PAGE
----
It's Autumn, and that means we're fast approaching the season when smug East Coasters start to post photos of their resplendent Fall foliage--in dramatic shades of crimson and yellow--and made snide comments about how California doesn't have seasons, or that our trees are boring and green all year round.
My opinion? It's mostly sour grapes.
With our Mediterranian climate, the Bay Area does indeed lack the traditional American seasons of the East Coast, where Spring slowly thaws into Summer, things get muggy and gross before cooling off into a brief, pleasant Autumn (complete with the aforementioned foliage), and then snow falls and everything becomes suddenly gross, sodden, frigid and dark for far too many Winter months before the cycle begins anew.
Our seasons are a bit different. We go from "really nice weather" for about 9 months of the year, to "nice weather, but it can be a bit nippy, so wear layers!" for the other 3 months. At the start of that second period, our weather is quite similar to that of the East Coast (I lived there for decades, so I know), but then it plateaus into Winter, and fast.
During that steep dropoff, there's a solid period beginning in mid-October where Bay Area residents are still flitting about outdoors in short sleeves, in beautiful sunshine, posting photos of our merry lives on Instagram while our East Coast friends are starting to scrape caked ice off their windshields and buy large bags of rock salt. It's during that period that the braggy foliage posts start to appear.
If it's mid-October and you're already in a Winter jacket, the thinking probably goes, at least you can take a retaliatory shot back at California by posting some lovely, taunting shots of trees with dramatic colors.
Well, I have good news for you. California does indeed have color-changing foliage, both on native trees and on the many non-native deciduous trees that have been carted in en-masse to beautify our roads, alleyways, parks and backyards.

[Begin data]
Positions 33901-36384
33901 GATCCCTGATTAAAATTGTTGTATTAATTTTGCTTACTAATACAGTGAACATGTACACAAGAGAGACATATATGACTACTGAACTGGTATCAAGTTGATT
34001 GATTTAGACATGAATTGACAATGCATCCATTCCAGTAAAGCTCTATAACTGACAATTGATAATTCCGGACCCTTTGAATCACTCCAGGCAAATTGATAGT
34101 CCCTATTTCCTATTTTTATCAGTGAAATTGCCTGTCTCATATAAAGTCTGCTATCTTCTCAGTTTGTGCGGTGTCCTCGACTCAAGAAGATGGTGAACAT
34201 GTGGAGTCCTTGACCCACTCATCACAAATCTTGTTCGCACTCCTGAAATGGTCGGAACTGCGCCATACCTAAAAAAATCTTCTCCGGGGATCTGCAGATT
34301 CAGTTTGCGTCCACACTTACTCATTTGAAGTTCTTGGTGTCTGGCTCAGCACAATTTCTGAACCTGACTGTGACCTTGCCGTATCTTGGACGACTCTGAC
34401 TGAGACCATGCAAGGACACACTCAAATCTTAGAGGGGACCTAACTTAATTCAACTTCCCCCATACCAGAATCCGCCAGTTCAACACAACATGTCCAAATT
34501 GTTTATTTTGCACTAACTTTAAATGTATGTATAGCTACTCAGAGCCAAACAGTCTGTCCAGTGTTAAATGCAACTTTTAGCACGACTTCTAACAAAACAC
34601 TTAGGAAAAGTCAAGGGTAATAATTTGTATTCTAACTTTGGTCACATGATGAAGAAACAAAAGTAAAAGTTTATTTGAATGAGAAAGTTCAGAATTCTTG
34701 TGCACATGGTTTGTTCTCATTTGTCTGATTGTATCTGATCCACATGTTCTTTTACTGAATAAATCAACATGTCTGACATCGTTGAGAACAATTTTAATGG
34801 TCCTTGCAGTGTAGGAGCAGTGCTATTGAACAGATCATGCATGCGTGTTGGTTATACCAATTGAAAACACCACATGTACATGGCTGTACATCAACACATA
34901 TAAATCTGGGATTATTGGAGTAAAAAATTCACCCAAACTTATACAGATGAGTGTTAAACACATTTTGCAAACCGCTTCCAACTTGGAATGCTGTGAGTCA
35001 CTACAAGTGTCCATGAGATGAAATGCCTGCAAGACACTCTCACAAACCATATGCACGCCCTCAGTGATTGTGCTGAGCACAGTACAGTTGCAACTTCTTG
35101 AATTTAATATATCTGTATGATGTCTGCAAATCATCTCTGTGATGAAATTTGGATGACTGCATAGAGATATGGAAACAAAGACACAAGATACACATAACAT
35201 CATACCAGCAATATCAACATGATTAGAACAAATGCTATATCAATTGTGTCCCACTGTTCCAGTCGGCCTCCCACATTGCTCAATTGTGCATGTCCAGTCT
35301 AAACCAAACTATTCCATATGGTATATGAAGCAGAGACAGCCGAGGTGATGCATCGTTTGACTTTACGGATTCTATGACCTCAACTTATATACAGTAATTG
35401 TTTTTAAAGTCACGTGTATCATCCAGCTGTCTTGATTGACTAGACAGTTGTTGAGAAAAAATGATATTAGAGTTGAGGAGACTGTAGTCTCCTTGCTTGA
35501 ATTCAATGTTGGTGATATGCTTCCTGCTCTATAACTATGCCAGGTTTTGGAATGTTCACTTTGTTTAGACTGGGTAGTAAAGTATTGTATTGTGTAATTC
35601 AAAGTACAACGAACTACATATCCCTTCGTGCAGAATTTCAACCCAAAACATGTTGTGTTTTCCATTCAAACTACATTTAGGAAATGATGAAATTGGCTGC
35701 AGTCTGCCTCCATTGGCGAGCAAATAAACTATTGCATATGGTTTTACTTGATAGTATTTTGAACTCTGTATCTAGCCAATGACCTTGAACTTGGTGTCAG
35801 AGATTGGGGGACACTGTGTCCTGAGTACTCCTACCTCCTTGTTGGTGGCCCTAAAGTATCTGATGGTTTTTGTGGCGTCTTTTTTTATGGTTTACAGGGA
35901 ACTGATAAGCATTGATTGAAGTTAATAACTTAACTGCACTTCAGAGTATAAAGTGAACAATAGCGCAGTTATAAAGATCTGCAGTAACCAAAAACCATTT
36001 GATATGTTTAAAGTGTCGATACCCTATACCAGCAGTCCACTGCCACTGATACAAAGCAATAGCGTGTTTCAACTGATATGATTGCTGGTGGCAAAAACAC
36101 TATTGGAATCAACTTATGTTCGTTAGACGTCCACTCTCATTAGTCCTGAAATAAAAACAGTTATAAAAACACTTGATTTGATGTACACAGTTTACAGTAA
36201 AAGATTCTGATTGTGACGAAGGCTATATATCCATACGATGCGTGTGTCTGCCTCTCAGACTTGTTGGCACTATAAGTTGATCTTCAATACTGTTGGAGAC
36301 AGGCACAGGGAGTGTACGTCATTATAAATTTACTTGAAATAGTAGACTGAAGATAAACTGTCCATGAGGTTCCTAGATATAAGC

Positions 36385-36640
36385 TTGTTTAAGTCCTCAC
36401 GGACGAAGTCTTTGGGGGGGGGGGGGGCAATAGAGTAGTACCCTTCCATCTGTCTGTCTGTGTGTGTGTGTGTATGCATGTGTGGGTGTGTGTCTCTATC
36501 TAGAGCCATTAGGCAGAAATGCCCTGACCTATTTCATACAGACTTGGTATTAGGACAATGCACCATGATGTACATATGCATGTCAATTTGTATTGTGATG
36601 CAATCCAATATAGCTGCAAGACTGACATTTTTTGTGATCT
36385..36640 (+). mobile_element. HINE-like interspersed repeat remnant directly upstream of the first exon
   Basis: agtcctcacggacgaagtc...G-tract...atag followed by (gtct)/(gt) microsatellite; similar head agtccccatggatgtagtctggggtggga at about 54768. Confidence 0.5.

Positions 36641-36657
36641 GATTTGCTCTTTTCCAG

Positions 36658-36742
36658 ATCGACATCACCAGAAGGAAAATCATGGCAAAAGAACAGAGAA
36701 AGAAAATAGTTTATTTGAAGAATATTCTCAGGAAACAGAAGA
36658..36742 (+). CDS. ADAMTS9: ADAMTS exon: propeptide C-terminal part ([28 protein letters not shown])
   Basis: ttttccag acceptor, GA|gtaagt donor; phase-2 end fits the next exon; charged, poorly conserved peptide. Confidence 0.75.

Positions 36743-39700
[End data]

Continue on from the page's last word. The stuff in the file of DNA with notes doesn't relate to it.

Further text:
Yes, you might need to look a bit harder here to find them than in New York. And yes, they're not quite as dramatic as the seas of shining color that grace New England during foliage season. But they're still very much present, and still quite beautiful. Get a nice close-up shot, and you might just convince your East Coast friends that you took a spontaneous weekend trip to Vermont.
Where are the best places to see Fall foliage in the Bay Area? Start by looking anywhere where you'll find lots of maples, which are present in many California parks and have dramatic, color-changing leaves. The California Department of Parks and Recreation has a list of parks Golden State parks that feature dramatic foliage, including two in Sonoma County.
Failing that, take a look at any place where people have planted non-native trees. Parking lots, sidewalks, shopping centers, and the like are all likely places to find a tree with dramatic foliage. I recently found a beautiful stand of trees at the Lafayette Reservoir that were displaying deep ambers, yellows, and reds as their leaves changed and fell.
An added bonus? Our trees aren't about to be covered with a sheen of newly-fallen snow. You can also reasonably picnic under them in tennis shorts and short sleeves well into October and be totally comfortable, unlike your Instagramming East Coast contacts.
Maybe instead of posts about trees, East Costs should take to Instagram to tout their much, much lower cost of living. Pretty leaves won't phase us Californians. But a pic of your rent bill on Instagram? That might really sting.